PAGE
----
Findings shed light on role of a new kind of epigenetic signaling in evolution, could yield clues for understanding birth defects, regeneration of organs
November 25, 2015

Tufts biologists induced one species of flatworm -- G. dorotocephala, top left -- to grow heads and brains characteristic of other species of flatworm, top row, without altering genomic sequence. Examples of the outcomes can be seen in the bottom row of the image. (credit: Center for Regenerative and Developmental Biology, School of Arts and Sciences, Tufts University.)

Tufts University biologists have electrically modified flatworms to grow heads and brains characteristic of another species of flatworm — without altering their genomic sequence. This suggests bioelectrical networks as a new kind of epigenetics (information existing outside of a genomic sequence) to determine large-scale anatomy.

Besides the overall shape of the head, the changes included the shape of the brain and the distribution of the worm’s adult stem cells.… read more

Master genetic switch for brain development discovered

November 24, 2015

Figure 1: Cells in which NeuroD1 is turned on are reprogrammed to become neurons. Cell nuclei are shown in blue (Höchst stain) and neurons, with their characteristic long processes, are shown in red (stained with neuronal marker TUJ1). (credit: A. Pataskar/J. Jung & V. Tiwari)

Scientists at the Institute of Molecular Biology (IMB) in Mainz, Germany have unraveled a complex regulatory mechanism that explains how a single gene, NeuroD1, can drive the formation of brain cells. The research, published in The EMBO Journal, is an important step towards a better understanding of how the brain develops and may lead to breakthroughs in regenerative medicine.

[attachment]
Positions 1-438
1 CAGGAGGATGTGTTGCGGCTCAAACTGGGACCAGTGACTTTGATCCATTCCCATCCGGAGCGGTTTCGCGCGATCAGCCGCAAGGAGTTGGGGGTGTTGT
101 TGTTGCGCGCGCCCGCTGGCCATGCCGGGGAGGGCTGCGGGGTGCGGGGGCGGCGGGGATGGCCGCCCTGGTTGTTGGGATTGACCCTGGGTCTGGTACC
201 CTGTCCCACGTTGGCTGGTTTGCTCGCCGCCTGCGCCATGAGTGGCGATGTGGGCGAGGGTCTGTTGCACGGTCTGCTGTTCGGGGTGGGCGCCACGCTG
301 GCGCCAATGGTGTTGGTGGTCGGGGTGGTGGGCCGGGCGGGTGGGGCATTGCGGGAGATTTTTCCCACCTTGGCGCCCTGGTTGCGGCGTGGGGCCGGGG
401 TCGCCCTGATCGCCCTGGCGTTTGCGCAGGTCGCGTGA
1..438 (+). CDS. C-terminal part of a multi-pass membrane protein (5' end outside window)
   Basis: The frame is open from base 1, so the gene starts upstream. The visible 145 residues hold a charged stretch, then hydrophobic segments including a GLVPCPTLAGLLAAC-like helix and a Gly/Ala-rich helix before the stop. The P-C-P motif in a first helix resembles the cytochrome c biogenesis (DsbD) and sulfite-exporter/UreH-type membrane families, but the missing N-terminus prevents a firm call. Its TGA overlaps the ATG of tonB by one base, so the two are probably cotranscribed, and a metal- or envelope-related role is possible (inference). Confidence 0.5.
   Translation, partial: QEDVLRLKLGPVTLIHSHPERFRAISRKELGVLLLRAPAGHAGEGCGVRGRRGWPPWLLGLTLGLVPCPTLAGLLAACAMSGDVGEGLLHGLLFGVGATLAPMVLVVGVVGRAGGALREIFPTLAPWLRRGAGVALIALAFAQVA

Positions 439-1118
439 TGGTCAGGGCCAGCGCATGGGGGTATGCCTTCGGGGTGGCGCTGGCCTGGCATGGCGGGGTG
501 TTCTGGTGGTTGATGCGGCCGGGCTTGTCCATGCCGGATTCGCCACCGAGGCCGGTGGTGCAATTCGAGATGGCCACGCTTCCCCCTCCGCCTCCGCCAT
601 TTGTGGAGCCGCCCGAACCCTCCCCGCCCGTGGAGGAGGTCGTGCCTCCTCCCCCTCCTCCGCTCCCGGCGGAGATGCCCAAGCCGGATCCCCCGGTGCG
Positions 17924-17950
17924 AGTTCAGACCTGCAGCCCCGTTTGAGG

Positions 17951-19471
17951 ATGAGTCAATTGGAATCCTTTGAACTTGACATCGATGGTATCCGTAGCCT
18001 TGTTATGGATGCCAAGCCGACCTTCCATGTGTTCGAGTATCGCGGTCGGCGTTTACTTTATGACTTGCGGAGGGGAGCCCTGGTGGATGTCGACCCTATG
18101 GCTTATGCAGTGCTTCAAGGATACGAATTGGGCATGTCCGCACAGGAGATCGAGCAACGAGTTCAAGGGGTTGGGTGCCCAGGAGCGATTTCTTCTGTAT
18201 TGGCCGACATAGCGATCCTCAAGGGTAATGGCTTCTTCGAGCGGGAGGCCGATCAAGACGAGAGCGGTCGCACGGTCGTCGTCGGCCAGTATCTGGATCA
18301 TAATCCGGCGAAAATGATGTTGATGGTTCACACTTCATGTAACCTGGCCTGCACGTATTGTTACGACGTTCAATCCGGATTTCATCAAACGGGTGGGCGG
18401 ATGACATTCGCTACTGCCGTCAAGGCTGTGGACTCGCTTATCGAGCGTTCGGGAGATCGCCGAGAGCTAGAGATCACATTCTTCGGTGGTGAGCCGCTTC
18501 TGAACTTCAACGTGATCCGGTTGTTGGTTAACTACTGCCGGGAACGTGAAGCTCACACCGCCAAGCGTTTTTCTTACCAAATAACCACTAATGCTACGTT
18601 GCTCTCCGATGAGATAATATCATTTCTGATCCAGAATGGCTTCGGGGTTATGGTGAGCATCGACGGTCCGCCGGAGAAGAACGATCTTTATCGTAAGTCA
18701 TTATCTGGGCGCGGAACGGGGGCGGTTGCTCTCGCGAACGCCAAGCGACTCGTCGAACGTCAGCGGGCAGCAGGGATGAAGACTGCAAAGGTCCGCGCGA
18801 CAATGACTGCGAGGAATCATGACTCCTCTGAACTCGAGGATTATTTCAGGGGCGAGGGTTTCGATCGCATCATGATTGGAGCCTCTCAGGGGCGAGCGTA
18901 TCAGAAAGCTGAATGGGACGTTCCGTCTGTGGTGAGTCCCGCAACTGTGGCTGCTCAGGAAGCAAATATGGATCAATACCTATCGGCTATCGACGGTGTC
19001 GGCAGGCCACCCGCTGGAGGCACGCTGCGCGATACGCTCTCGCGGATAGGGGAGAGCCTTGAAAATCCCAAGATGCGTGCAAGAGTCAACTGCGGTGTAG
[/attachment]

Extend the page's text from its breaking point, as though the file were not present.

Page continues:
Neurodegenerative disorders, such as Parkinson’s disease, are often… read more

An ultrafast 3-D imaging system to investigate traumatic brain injury

November 24, 2015

Still frame filmed at 200,000 frames/sec of a violently collapsing vapor bubble inside a brain-mimicking collagen gel (bubble size is approximately 100 microns). Inside the gel are thousands of brain cells (neurons). (credit: J. Estrada (Franck Lab)/Brown U)

Researchers at Brown University are using an ultrafast 3-D imaging system to investigate the effects of microcavitation bubbles on traumatic brain injury (TBI), experienced by some soldiers and football players.

In the fleeting moments after a liquid is subjected to a sudden change in pressure, microscopic bubbles rapidly form and collapse in a process known as cavitation.

In mechanical systems such as propellers, the resulting shock waves and… read more

First real-time imaging of neural activity invented

November 24, 2015

A series of images from a Duke engineering experiment show voltage spreading through a fruitfly neuron over a matter of just 4 milliseconds, a hundred times faster than the blink of an eye. The technology can see impulses as fleeting as 0.2 millisecond -- 2000 times faster than a blink. (credit: Yiyang Gong, Duke University)